March 2012
Volume 53, Issue 14
ARVO Annual Meeting Abstract  |   March 2012
Effect Of Intravitreal Injection Technique On Intraocular Pressure
Author Affiliations & Notes
  • Katrina A. Mears
    Ophthalmology, Kresge Eye Institute, Detroit, Michigan
  • Sophia I. Pachydaki
    Ophthalmology, Kresge Eye Institute, Detroit, Michigan
  • Footnotes
    Commercial Relationships  Katrina A. Mears, None; Sophia I. Pachydaki, None
  • Footnotes
    Support  Research to Prevent Blindness, New York.
Investigative Ophthalmology & Visual Science March 2012, Vol.53, 883. doi:
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      Katrina A. Mears, Sophia I. Pachydaki; Effect Of Intravitreal Injection Technique On Intraocular Pressure. Invest. Ophthalmol. Vis. Sci. 2012;53(14):883.

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      © ARVO (1962-2015); The Authors (2016-present)

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Purpose: : To evaluate an intravitreal injection technique and its effect on intraocular pressure (IOP) spikes

Methods: : Patients who were scheduled to have an intravitreal injection had pressure placed over the injection site for a duration of 60 seconds with a Q-tip and had their intraocular pressure measured immediately after this. The intravitreal injection was then done and intraocular pressure was measured 15 minutes later by applanation tonometry.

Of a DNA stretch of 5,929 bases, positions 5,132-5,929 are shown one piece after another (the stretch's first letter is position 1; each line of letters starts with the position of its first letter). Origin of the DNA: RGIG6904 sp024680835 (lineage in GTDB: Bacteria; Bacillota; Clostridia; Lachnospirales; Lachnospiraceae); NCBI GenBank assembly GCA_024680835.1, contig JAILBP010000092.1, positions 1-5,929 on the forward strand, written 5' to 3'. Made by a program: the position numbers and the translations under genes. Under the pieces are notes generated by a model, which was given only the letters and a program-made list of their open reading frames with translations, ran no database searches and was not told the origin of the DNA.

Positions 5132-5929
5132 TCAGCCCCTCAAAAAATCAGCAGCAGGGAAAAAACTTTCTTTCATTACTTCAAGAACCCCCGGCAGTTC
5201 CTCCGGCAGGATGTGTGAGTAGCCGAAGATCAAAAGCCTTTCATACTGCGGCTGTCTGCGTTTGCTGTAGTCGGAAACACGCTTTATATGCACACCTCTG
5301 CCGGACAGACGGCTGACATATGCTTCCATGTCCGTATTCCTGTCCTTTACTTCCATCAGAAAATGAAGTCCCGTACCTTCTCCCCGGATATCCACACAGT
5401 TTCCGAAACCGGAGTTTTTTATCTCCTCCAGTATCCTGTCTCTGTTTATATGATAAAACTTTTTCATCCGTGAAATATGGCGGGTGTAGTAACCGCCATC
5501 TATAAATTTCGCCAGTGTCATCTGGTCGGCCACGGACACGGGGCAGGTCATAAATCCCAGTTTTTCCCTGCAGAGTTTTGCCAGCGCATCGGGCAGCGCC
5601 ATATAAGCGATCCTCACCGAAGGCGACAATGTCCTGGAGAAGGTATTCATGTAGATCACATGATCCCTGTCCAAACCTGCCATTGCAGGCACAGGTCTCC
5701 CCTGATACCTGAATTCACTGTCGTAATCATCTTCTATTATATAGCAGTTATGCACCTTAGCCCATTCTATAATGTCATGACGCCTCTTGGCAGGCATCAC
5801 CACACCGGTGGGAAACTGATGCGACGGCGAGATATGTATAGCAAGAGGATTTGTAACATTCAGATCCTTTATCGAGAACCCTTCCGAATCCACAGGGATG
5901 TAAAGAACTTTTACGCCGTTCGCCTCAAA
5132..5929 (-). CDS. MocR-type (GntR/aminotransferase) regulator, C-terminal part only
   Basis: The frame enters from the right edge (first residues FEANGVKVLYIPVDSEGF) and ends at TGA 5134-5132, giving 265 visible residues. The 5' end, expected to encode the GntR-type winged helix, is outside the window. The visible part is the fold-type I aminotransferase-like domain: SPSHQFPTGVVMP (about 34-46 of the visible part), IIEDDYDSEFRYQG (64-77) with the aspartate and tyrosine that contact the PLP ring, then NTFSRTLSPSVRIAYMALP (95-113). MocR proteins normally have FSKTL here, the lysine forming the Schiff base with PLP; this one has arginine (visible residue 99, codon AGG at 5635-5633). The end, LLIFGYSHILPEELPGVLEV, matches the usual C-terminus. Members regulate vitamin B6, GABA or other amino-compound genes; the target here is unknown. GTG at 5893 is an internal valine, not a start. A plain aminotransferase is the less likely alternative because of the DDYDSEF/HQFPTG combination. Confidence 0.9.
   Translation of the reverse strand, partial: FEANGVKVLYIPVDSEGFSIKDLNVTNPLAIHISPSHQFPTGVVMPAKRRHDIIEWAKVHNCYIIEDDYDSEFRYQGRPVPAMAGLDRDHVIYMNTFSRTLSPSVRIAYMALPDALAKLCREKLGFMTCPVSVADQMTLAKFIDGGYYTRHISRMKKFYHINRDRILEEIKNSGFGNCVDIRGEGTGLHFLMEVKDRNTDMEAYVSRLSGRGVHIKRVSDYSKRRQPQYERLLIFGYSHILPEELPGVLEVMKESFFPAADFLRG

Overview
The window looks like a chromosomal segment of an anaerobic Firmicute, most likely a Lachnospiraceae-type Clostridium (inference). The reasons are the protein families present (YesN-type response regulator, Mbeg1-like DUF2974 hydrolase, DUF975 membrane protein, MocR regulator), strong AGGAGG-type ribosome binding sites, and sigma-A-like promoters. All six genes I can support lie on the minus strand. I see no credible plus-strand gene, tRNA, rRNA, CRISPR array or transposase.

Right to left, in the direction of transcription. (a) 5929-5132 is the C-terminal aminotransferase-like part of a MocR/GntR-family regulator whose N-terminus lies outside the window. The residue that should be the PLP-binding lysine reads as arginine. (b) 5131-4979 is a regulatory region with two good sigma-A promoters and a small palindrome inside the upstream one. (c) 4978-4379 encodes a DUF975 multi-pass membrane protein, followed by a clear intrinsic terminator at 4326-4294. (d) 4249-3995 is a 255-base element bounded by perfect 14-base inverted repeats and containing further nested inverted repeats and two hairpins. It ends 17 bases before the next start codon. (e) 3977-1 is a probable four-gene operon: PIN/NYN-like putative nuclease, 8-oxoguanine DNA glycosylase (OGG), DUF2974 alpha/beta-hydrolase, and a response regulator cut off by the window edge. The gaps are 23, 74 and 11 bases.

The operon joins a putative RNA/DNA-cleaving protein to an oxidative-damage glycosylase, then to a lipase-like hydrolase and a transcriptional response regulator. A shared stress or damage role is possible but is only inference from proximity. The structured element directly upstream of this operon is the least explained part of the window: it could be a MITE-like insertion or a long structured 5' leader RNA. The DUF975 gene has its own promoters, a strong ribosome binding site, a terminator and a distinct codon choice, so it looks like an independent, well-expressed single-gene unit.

Results: : IRB approval was obtained. Data from 47 consecutive intravitreal injections to 43 eyes (3 patients were injected twice) was analyzed. Our study had 21 males, 22 females and a mean age of 73 years (range 32-92). At the time of injection, 4 patients had glaucoma and 4 were glaucoma suspects. Patients with glaucoma were all on topical IOP-lowering medication. Indications for intravitreal injections were: age related macular degeneration in 25 eyes, clinically significant diabetic macular edema in 9 eyes, central retinal vein occlusion in 6, hemiretinal vein occlusion in 3 and choroidal neovascular membranes secondary to multifocal choroiditis and panuvieits in 1. 2 eyes had no previous injection, 3 eyes had 1 prior injection and 42 eyes had a history of 2 or more prior intravitreal injections. Mean IOP prior to any intervention was 16.42 (SD 3.49, SEM 0.52). Mean IOP immediately following scleral indentation pressure was 10.79 (SD 2.87, SEM 0.49) with a statistically significant reduction in IOP (P <0.0001) compared to the initial readings. There was no statistically significant difference between the IOP measured prior to application of pressure and the IOP measured 15 minutes after the injection ( mean 17.87, SD 3.49, SEM 0.83, paired t-test).

Conclusions: : We found a significant decrease in IOP following scleral indentation for 60 seconds and no significant increase in IOP between the preinjection and postinjection values. The occurrence of increased IOP after intravitreal injections is a recently recognized entity. Glaucoma has lifelong implications for patients in terms of quality of life, cost, and the ongoing treatments required. Therefore, it is imperative that we take every precaution to reduce acute pressure spikes following intravitreal injections, which may be a risk factor for the development of ocular hypertension and glaucoma. There is currently no standardization in the technique for intravitreal injection. Our findings advocate the adoption of this technique in the procedure of intravitreal injections.

Keywords: injection • intraocular pressure • vitreous 

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